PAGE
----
Retirement begins Aug. 1 for Father Leonard Chrobot

SOUTH BEND — Father Leonard Chrobot, pastor at St. Hedwig and St. Patrick parishes and a professor at Notre Dame University, is set to retire Aug. 1, just shy of his 50th year as a priest. He has served as part of the Diocese of Fort Wayne-South Bend since 1964.

In addition to his parish responsibilities, Father Chrobot is a long-time educator and an advocate of the Polish-American heritage. He has been reflecting on Polish-American identity and the changes it has undergone for 40 years, he recounted to graduates of Ss. Cyril and Methodius Seminary during a commencement address in 2005.

A South Bend native, Father Chrobot, attended St. Adalbert Catholic School. Influenced by the Felician Sisters and his parish priests, his secondary education took place at St. Mary’s Preparatory in Orchard Lake, Mich., and he obtained a bachelor’s degree in philosophy from St. Mary’s College in 1960; a master’s degree from Purdue University, West Lafayette, in 1964; and a doctorate from Wayne State University in 1975. He was ordained to the Priesthood at the Cathedral of the Immaculate Conception in Fort Wayne on May 30, 1964, at which time he was assigned by Bishop Leo A. Pursley to teach at Bishop Dwenger High School in Fort Wayne and to assist at the parishes of St. Charles and St. Hyacinth.

During a leave of absence from the diocese, Father Chrobot served as academic dean at St. Mary’s College from 1968-77 and as president from 1977-88 — during which time tuition revenue at the college increased 93 percent, enrollment by 65 percent and the college became recognized as an influential cultural center and the heart of the white ethnic movement. He became an adjunct professor of sociology and coordinator of the American Polish Research Fellowship at Notre Dame in 1989, posts he has maintained ever since.

As immigration and assimilation changed the Polish-American landscape of South Bend and the larger Midwest in the 1960s and ‘70s, Father became a point person for the experience. He testified before the U.S. House of Representatives subcommittee on education in 1970 on behalf of the Ethnic Heritage Studies Centers Bill, which authorized $30 million to establish Ethnic Heritage Studies Centers throughout country. The centers developed curriculum materials for use in U.S. public schools that taught the cultural heritage of major ethnic groups in the country. Orchard Lake Schools, where he served as dean during that time, had previously established several such centers. His expertise has been called upon often and took the form of many appointments, including to the Committee on Cultural Democracy, the Michigan Department of Education, the National Coordinating Assembly on Ethnic Studies, The Catholic University of America in Washington, D.C., and the American Catholic Bishops’ Commission on Liberty and Justice. He served as associate editor and associate director of the Polish American Studies periodical, on the board directors of the Association of Independent Colleges and Universities of Michigan and of the Consortium of Catholic Colleges and Universities of Michigan, and as Polish American Historical Association president from 1987-89. He has traveled across the country speaking at parishes and educational institutions about Polish-American faith, history and culture, and traveled to Poland numerous times as well in educational capacities.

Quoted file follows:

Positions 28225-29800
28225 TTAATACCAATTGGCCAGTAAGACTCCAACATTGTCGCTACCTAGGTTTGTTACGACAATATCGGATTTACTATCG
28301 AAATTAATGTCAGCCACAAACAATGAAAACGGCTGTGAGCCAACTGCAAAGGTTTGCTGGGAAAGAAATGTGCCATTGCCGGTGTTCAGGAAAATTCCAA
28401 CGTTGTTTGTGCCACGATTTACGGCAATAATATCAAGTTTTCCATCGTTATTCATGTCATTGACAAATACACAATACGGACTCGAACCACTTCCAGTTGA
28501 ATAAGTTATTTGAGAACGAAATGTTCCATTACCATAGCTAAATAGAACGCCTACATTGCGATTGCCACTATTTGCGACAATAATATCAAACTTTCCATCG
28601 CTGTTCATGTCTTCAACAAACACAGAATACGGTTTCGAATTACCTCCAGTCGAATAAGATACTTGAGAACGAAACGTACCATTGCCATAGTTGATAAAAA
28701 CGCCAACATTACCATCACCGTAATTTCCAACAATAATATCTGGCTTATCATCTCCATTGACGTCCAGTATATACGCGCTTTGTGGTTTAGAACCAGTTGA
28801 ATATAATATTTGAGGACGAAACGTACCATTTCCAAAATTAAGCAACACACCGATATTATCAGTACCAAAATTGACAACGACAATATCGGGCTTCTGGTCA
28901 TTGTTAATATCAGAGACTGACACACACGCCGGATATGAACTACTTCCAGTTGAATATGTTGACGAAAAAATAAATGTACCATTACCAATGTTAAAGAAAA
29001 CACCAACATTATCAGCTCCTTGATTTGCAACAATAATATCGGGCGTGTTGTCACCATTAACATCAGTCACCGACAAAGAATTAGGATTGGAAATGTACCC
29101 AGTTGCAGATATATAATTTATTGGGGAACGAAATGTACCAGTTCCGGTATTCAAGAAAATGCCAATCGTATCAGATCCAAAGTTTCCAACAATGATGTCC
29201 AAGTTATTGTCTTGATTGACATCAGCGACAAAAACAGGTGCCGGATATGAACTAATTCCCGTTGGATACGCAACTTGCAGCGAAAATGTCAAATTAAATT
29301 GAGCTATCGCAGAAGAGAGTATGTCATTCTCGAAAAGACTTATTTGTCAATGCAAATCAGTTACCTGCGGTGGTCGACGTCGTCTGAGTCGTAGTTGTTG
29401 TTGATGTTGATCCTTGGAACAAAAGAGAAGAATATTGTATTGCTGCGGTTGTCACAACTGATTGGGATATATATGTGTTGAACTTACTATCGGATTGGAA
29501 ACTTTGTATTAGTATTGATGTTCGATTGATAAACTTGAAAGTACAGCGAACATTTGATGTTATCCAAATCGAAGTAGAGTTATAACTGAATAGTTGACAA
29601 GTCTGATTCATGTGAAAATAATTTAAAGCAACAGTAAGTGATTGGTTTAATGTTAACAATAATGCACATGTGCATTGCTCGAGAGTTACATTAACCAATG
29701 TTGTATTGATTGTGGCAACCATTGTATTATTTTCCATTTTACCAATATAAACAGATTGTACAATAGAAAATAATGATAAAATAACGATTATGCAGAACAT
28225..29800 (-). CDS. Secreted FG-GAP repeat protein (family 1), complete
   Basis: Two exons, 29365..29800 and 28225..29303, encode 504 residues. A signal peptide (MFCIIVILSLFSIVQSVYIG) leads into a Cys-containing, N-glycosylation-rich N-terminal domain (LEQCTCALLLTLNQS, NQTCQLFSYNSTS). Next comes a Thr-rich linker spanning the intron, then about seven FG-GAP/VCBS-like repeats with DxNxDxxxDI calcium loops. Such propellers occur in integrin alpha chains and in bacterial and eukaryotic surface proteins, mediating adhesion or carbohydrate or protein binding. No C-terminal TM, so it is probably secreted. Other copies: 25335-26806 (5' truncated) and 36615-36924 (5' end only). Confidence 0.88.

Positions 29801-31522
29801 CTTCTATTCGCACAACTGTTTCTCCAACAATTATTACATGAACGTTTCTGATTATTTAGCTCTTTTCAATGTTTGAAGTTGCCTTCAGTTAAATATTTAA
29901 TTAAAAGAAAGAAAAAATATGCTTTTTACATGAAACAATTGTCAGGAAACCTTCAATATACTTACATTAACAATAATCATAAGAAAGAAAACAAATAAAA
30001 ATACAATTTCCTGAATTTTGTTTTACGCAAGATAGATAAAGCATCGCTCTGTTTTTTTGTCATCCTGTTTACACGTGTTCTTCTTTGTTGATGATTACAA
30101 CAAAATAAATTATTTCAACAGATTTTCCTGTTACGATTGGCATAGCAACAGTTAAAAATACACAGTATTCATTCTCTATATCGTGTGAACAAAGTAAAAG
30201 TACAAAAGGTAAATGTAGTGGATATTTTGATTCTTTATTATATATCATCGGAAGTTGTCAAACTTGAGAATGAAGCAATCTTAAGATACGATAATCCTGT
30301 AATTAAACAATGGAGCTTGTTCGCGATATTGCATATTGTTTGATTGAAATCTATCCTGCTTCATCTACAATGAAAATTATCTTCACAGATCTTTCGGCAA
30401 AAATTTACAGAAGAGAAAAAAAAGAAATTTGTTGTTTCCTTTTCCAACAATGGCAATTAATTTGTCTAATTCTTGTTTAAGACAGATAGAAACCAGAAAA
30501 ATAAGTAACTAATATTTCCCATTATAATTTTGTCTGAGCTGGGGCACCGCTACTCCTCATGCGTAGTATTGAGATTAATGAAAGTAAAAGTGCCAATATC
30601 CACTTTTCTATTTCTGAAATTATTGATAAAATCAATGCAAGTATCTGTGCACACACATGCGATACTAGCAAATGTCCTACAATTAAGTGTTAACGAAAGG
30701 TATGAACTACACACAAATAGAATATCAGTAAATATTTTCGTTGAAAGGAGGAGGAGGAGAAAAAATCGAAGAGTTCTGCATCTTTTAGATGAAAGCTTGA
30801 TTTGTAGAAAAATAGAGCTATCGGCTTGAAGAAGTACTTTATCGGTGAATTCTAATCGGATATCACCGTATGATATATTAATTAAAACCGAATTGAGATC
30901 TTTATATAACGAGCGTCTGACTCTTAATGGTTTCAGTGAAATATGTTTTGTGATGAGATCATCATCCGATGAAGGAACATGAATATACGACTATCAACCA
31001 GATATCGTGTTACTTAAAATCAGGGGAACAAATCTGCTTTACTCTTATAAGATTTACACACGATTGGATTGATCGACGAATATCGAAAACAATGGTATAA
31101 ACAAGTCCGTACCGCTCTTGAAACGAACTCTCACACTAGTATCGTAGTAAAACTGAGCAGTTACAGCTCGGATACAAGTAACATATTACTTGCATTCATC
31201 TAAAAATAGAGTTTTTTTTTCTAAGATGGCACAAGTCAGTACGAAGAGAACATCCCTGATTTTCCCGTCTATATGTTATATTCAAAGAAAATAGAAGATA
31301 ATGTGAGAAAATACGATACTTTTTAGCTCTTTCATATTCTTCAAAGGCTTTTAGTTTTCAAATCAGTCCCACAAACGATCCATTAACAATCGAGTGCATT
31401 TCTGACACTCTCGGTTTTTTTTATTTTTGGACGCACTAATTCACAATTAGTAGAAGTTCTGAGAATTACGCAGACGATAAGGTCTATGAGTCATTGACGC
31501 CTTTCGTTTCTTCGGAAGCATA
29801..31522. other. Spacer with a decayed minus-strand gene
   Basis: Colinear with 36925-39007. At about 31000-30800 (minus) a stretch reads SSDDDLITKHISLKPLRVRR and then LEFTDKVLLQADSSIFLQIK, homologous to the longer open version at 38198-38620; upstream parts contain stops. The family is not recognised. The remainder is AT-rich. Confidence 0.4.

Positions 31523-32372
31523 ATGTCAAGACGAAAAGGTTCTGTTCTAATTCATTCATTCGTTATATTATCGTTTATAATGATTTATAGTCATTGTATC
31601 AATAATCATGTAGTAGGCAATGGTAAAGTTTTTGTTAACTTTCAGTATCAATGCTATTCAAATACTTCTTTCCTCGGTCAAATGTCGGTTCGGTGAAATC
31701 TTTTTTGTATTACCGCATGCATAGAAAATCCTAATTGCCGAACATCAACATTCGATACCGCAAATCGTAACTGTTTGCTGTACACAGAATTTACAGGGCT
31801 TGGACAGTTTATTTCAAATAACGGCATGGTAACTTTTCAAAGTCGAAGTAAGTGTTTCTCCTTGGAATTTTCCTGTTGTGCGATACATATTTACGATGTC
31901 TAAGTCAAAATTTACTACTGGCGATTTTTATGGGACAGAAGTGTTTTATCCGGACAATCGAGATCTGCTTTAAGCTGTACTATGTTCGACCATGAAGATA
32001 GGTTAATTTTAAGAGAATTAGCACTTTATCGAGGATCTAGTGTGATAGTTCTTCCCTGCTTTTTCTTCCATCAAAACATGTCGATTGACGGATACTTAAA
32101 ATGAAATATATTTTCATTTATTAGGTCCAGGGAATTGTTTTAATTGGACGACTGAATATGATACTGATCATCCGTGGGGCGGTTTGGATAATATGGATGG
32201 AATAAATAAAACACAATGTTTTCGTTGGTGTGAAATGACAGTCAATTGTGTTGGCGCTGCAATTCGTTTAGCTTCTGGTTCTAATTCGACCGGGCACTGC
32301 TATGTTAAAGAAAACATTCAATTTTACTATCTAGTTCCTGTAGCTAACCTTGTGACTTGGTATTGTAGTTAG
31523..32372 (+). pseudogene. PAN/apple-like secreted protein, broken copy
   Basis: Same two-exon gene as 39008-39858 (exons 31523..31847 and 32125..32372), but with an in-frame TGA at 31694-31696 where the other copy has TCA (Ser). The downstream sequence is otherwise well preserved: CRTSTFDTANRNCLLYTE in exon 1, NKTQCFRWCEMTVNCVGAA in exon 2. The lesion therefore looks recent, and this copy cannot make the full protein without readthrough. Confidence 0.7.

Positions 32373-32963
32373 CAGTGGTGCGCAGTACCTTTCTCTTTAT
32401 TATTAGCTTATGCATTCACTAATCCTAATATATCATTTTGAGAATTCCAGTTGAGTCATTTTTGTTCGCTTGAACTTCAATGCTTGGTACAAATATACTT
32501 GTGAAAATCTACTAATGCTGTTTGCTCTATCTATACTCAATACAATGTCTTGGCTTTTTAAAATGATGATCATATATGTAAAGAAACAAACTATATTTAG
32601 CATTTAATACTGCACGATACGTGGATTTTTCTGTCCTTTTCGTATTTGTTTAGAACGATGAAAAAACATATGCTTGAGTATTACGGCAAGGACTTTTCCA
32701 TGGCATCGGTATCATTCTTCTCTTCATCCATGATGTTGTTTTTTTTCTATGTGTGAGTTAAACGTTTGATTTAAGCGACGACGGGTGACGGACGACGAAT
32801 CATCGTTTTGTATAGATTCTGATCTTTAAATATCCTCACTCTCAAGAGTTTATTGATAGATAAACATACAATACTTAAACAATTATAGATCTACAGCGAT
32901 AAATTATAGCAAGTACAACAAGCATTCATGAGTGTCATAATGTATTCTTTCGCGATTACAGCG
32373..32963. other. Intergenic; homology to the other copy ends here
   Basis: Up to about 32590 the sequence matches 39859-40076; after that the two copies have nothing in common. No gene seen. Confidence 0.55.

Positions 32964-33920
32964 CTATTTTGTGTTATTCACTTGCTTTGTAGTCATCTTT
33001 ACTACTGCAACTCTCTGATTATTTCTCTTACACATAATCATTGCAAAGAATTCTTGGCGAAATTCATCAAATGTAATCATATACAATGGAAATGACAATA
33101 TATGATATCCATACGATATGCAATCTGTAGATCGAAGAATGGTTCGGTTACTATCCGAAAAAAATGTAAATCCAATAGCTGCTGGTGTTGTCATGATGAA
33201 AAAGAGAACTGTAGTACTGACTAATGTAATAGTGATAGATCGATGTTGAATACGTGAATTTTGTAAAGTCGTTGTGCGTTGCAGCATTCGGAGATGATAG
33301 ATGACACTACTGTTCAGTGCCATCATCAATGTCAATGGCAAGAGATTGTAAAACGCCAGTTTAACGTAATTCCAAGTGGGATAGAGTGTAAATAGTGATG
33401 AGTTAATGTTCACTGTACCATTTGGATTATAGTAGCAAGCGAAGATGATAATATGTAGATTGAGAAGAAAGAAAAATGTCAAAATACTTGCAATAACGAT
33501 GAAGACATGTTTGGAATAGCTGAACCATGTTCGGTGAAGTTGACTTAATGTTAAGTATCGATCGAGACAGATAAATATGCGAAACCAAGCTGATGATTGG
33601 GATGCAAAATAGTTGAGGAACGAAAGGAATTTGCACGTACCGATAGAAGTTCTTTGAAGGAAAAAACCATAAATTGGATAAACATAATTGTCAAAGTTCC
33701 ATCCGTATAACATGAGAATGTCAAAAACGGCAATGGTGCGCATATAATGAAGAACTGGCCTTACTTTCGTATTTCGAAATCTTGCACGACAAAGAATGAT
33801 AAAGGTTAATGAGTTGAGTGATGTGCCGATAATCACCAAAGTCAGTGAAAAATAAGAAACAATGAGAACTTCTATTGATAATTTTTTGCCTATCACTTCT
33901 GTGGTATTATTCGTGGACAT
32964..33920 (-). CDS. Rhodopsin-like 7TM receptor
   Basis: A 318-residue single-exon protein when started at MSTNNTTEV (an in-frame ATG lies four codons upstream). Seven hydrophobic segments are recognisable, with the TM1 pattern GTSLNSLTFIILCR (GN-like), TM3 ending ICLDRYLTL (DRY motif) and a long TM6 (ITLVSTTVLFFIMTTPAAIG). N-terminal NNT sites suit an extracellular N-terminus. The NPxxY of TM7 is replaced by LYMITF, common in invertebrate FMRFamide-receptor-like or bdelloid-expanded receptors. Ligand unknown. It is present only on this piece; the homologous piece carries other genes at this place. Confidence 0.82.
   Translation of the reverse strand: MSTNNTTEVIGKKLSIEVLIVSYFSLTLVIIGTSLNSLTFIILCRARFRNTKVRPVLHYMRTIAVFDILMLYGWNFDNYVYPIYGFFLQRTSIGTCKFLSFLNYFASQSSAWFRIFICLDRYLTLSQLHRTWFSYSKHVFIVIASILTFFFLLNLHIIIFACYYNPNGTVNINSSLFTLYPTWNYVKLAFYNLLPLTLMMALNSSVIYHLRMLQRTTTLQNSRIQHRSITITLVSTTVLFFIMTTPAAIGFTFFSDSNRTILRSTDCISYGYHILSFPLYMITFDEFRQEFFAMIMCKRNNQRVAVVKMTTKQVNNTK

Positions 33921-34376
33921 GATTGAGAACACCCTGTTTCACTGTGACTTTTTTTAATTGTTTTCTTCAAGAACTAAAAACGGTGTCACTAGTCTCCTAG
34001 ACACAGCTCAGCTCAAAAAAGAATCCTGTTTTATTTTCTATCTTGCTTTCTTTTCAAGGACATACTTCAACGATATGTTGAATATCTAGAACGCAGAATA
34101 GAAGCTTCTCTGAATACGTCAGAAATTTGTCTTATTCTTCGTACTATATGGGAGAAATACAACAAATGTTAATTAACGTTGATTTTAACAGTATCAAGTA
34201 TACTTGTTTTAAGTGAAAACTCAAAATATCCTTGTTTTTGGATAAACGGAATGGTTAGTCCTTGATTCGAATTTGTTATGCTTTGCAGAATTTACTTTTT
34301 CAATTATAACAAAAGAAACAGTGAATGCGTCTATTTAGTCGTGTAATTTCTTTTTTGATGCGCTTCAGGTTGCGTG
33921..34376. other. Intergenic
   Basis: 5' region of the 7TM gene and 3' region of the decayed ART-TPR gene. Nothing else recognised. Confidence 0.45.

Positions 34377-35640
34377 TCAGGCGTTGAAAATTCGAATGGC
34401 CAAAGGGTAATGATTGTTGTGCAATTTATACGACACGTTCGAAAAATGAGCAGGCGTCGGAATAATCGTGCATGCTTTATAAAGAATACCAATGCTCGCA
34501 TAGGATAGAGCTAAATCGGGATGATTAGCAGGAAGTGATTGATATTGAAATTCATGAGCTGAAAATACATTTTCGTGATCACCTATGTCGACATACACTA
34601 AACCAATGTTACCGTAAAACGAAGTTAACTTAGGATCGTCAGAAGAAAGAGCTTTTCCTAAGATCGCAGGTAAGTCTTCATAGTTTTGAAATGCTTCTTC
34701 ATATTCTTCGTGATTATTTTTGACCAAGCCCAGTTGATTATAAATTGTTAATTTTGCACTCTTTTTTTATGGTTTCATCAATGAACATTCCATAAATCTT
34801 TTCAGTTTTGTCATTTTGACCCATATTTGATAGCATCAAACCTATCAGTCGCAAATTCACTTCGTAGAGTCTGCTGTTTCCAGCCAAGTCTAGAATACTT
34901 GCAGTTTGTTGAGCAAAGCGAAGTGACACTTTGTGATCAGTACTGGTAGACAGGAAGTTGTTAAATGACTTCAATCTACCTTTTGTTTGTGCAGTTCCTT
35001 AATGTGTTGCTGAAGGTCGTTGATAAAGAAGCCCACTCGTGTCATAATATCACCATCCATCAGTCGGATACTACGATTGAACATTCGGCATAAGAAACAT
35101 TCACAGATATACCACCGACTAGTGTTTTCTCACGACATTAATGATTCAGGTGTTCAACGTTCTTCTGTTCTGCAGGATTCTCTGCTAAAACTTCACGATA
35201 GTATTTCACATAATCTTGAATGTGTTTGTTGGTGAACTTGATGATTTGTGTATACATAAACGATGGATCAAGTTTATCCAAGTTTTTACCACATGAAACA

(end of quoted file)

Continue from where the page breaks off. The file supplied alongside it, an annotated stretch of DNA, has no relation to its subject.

In 1979 Father Chrobot cofounded the “Polish American-Jewish American National Council,” a national organization of ethnic leaders.

Among his many honors are Phi Delta Kappa Outstanding Educator; Service Above Self award, Rotary Club of Dearborn Heights, Mich.; the Righteous Gentile citation, Shaarit Haplayah (Holocaust Survivors) of Metropolitan Detroit; and the Fidelitas Medal, given by Ss. Cyril and Methodius Seminary to him on May 7, 2005. He was invited to the White House again in 1993 as a guest of the U.S. State Department and Vice-President Al Gore for the 50th anniversary of the Warsaw Jewish Ghetto Uprising.

Father Chrobot had the honor of meeting Blessed Pope John Paul II several times. They became acquainted first when Blessed John Paul II was archbishop in Poland, and met again in 1976 when a delegation of some 20 bishops, led by then-Cardinal Wojtyla, came to Orchard Lake.

At the parish level, he served as an assistant at Our Lady of Refuge Parish, Orchard Lake, from 1967-83, St. Mary of the Snows in Milford, Mich., from 1983-89, pastor to Our Lady of the Lake at Culver Academies, Culver, 1989-91, and in South Bend, St. Adalbert from 1991-95, St. Hedwig beginning in 1995 and St. Patrick beginning in 2001.

The real measure of the success of a parish is the growth in “wisdom and grace before God and before man” of its people, Father Chrobot believes. However, the physical changes are more visible, and several took place during his tenure as pastor of the two parishes for the last dozen years.

Although he enjoys cooking and gardening, Father Chrobot said he also hopes to spend some of his retirement hours in South Bend developing his writings. - July 11, 2013 Today's Catholic News